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Ju 52 Trimotor
The Junkers Ju 52 trimotor banks past a Grumman F8F Bearcat in the Warbirds area at AirVenture 2012. (photo by Frederick A. Johnsen)
Ju 52 Trimotor
To pull the props on the Ju 52 trimotor beforer starting engines, Hans Peter Sennhauser uses a pole fitted with a large elastic loop. (photo by Frederick A. Johnsen)

By Frederick A. Johnsen

If you're a fan of war movies of a certain era, you saw the Ju 52 trimotor that is at AirVenture in Where Eagles Dare, among other celluloid credits, including the more recent Operation Valkyrie.

But don't let warlike dress-up fool you; this German transport flew in the air force of neutral Switzerland before becoming a civil aviation star.

Bernd Huckenbeck with the company Ju Air is one of many handlers for the German-built 1939 Swiss trimotor at the show. He said this airframe has not needed a major rebuild or restoration because it has been largely in continual service since it was delivered to Zurich so many decades ago.

Bernd slots the Ju 52 design somewhere between the older Ford Tri-Motor and the more modern DC-3. He says the DC-3 upped the ante on airline passenger accommodations, but the Ju 52 has remarkable stability and maneuverability.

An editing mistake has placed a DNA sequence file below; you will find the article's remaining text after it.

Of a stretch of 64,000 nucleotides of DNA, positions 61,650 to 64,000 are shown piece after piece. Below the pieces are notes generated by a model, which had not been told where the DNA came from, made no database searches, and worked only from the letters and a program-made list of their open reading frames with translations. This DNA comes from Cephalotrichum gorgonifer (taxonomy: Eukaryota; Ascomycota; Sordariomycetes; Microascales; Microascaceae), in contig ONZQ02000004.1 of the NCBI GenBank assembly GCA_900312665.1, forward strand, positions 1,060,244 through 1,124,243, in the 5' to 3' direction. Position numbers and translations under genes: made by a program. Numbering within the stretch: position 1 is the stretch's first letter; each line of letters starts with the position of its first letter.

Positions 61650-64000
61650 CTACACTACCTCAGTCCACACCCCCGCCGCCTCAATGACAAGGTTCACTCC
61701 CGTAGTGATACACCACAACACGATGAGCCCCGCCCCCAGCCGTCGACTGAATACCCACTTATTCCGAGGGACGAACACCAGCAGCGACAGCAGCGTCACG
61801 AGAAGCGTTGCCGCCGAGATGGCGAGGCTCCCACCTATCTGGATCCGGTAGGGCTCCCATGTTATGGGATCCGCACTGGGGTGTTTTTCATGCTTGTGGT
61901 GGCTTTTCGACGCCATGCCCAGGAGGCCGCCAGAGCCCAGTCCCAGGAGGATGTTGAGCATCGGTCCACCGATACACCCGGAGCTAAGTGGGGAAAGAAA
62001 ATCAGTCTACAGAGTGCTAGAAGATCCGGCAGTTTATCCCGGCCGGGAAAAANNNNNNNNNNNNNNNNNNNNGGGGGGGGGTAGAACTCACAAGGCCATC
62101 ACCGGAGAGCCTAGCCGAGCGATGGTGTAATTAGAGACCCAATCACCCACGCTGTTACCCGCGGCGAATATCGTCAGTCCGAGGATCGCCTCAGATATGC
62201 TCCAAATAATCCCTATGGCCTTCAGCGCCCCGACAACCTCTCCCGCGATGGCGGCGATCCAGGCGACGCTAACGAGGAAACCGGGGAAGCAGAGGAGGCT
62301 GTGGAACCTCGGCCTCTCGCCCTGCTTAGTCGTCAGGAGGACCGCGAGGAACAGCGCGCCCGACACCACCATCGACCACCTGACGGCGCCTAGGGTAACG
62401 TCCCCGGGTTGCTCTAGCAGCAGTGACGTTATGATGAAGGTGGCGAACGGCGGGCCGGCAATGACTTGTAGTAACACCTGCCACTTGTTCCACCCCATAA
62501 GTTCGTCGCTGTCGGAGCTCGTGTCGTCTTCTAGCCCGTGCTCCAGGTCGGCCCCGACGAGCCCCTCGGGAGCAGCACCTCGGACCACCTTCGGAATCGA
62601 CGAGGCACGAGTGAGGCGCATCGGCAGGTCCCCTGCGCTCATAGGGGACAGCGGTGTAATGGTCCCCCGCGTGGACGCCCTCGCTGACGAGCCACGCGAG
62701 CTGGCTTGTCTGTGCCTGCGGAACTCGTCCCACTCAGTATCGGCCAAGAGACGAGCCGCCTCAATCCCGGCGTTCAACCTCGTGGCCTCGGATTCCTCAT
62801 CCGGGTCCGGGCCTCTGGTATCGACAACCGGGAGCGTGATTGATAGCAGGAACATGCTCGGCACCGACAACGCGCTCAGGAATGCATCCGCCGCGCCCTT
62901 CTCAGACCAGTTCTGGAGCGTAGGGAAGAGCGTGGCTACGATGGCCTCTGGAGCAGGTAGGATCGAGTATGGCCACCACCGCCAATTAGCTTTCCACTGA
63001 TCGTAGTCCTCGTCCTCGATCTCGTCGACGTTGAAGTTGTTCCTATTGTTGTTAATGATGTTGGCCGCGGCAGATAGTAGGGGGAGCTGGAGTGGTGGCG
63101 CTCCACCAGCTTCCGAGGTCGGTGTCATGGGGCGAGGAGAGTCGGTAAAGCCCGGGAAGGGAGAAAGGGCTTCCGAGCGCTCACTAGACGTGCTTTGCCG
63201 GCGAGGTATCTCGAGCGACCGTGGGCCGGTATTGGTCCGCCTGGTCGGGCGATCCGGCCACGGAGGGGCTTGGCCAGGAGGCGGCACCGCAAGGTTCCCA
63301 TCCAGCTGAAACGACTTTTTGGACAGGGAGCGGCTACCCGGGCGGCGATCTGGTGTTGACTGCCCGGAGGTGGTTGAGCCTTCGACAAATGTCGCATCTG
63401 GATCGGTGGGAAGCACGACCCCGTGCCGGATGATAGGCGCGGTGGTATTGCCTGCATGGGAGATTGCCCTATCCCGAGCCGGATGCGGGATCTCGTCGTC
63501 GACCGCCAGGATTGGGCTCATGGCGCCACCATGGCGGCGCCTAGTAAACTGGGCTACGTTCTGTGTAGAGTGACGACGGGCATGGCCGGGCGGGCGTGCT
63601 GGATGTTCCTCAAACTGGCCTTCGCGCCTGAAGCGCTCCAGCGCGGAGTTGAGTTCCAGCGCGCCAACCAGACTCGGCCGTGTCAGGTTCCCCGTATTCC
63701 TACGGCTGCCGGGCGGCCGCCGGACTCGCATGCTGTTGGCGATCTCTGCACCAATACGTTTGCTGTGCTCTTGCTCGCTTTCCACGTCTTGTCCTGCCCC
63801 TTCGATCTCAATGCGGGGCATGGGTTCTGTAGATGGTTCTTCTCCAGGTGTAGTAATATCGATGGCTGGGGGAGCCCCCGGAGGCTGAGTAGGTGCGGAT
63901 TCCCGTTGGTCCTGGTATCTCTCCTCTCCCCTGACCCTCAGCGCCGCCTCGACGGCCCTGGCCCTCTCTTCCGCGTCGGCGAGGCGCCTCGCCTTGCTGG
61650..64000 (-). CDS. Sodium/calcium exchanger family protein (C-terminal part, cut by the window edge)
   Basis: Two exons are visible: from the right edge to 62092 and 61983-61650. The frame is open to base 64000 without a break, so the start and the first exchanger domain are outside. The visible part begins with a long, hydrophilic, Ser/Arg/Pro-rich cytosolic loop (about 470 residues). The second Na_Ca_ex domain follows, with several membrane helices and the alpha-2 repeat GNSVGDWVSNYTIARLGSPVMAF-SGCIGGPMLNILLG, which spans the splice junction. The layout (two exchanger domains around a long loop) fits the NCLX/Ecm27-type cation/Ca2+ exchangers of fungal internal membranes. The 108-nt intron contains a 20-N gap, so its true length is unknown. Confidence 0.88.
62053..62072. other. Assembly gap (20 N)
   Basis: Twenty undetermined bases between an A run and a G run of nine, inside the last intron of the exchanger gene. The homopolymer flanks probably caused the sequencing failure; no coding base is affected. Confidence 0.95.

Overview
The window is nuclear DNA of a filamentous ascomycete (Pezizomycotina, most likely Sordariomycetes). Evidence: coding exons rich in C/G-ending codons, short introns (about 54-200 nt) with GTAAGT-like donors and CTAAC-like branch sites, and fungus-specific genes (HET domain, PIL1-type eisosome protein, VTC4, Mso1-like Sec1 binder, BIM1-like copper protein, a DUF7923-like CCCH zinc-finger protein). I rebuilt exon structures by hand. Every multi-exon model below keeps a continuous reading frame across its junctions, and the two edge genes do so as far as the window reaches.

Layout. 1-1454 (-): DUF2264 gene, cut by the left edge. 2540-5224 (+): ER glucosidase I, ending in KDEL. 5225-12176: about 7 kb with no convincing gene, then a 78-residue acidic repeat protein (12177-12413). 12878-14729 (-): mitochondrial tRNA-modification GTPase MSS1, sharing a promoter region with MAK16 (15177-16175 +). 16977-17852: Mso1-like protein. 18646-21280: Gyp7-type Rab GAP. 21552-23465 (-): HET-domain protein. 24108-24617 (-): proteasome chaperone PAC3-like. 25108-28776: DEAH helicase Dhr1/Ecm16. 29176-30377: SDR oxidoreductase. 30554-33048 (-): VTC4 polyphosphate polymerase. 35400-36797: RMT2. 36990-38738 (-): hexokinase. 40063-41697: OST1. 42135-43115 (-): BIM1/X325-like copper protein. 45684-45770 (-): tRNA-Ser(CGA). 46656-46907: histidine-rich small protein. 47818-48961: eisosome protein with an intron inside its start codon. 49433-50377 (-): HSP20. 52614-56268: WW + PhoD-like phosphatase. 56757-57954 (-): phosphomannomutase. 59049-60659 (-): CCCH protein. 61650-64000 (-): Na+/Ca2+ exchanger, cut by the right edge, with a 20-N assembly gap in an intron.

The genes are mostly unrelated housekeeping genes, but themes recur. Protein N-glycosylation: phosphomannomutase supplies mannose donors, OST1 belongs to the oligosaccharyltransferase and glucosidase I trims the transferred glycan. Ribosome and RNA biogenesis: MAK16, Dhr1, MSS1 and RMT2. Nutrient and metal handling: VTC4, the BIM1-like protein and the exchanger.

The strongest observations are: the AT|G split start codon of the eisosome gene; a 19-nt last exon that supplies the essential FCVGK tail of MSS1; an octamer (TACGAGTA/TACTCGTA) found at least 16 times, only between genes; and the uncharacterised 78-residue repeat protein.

Those assets have kept it viable in mountainous Switzerland for years, Bernd says. Before the common availability of helicopters, nimble but slow Swiss Ju 52s were employed to airdrop emergency supplies to farmers stranded in the Alps during extreme weather.

The Junkers at AirVenture served the Swiss military from 1939 to 1982. In that time it dropped paratroops and served as a navigation and communications trainer, Bernd said.

He explained that the German Luftwaffe initially realized the Ju 52's potential as a cargo transport and airliner, and then decided it could be fitted as a bomber. But its combat vulnerability was its speed.

"It's so slow," Bernd says. "It's a bit faster than a Zeppelin."

Perhaps not good credentials for survival as a bomber, but the Ju 52 as a transport performed medical and other evacuations from the Russian front that endeared it to a generation of Germans. For that, it is well known in Germany, Bernd says.

Ju 52s served several countries after the war, mostly in the transport role. In addition to German production, a factory in occupied France produced the tri-motors both during occupation and after liberation. Spain also manufactured license-built versions.

The Ju 52 has a wingspan of nearly 96 feet, a length of 62 feet, and a height of 14 feet 9 inches. With its fixed gear, it cruises at about 138 mph.

The Ju 52 at AirVenture rides behind three BMW 132 engines turning fixed-pitch two-blade aluminum propellers. Supplies of original propellers are limited, so some new stock had to be made. And, like vintage aircraft operators everywhere, Bernd and his compatriots keep an eye out for BMW radial engine parts.

The Ju 52 is sponsored on tour of the United States by Rimowa, a maker of durable luggage that resembles the corrugated skin of the airliner.


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